Rabbi Zvi Sobolofsky
Rabbi Zvi Sobolofsky

The Challenge of Tefillas Mincha

"Vateitze Yitzchok Lasuach basodeh lifnos erev" (Breshis 24:63)

Chazal (Berachos 26b) derived from this passuk that Yitzchak instituted tefilas Mincha. Tefilas Shacharis had already been instituted by Avraham and later in Parshas Vayeitze, Yaakov will establish tefilas Arvis. Each of the tefilos of the avos corresponded to the events in their lives and to the relationships they had with their contemporaries.

Avraham was treated with great respect by those around him. He is referred to as a nesi Elokim - a prince of Hashem. He is victorious in battle against the four powerful kings and is sought after by Avimelech to enter into a treaty. It was appropriate for Avraham to establish the tefilah recited in the morning, since the sun shone on Avraham as he personified the strength and vigor of one beginning a new day.

Yitzchok had a more difficult relationship with those around him. He is envied, despised and eventually told to leave the land of Gerar. His life is not in danger, yet the sun that had once shone over his father is obviously about to set. Tefilas Mincha, which is recited as night is approaching is the legacy of Yitzchok.

Yaakov lives in a time of darkness. He escapes death at the hands of Esav only to suffer in the house of Lavan. Subsequently his life was once again in danger after fleeing from Lavan. Yaakov, whose very existence is synonymous with night, was the first to recite tefilas Maariv.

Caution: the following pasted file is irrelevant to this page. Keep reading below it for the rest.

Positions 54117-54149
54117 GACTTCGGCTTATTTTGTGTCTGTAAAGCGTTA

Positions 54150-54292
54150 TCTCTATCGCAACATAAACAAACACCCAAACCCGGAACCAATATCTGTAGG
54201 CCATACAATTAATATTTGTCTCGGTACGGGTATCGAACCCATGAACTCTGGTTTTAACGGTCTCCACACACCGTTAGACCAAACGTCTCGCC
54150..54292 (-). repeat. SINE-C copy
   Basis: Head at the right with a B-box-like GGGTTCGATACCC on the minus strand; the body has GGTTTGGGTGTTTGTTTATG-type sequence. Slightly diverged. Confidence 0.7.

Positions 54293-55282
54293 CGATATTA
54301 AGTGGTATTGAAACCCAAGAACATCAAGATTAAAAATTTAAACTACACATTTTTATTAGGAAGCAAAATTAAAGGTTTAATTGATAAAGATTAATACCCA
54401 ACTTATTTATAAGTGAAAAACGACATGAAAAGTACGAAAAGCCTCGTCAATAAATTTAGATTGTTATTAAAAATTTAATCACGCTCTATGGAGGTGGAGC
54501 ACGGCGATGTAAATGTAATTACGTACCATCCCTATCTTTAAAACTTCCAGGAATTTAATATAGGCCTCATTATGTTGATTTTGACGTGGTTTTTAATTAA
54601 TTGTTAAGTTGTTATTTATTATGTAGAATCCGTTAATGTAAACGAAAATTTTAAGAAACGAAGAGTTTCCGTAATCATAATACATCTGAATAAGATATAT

Following Chazal who saw in the lives of the avos foreshadowing of later events in Jewish history, the three tefilos of the avos set the stage for three distinct periods in our history. Chazal (Rosh Hashana 18b), while discussing the status of fast days associated with the destruction of the Beis Hamikdash, divide Jewish history into three categories. During times of peace, these days become times of celebration. When there are decrees of persecution, it is obligatory to fast on these days. At times of neither complete peace nor persecution, these fast days are voluntary. Although we have accepted to fast on these days even during times of no outright persecution, technically, these three categories govern the status of these days as actual fast days.

Each distinct era in our history was foreshadowed by the lives and tefilos of the avos. Avraham taught us to daven during times of peace, whereas Yaakov is our model during times of darkness. We emulate Yitzchak when we are somewhere in between the morning of Avraham and the night of Yaakov.

The tefilah of Yitzchok is perhaps the most difficult one. Dovid Hamelech describes Tehillim two times of tefillah: "kos yeshu'os esah u'vesheim Hashem ekra" during times of great salvation I call upon Hashem and "tzarah v'yagon emtza u'b'sheim Hashem ekra" - during times of great distress I call upon Hashem. It is fairly simple to approach Hashem during these times. Feelings of gratitude or fear encourage one to turn to Hashem through tefillah. It is much more difficult to do so when one is neither in a state of intense joy nor in great despair.

Most of our lives are neither moments of kos yeshu'os esah nor tzarah v'yagon emtza. Both as individuals and as a nation we are faced with the challenge to maintain our connection to Hashem during the "regular" days. The times when the sun is not necessarily shining so brightly, yet not quite dark are the times when we tend to neglect our obligation of tefillah. It is the legacy of Yitzchok to turn to Hashem even during these times.

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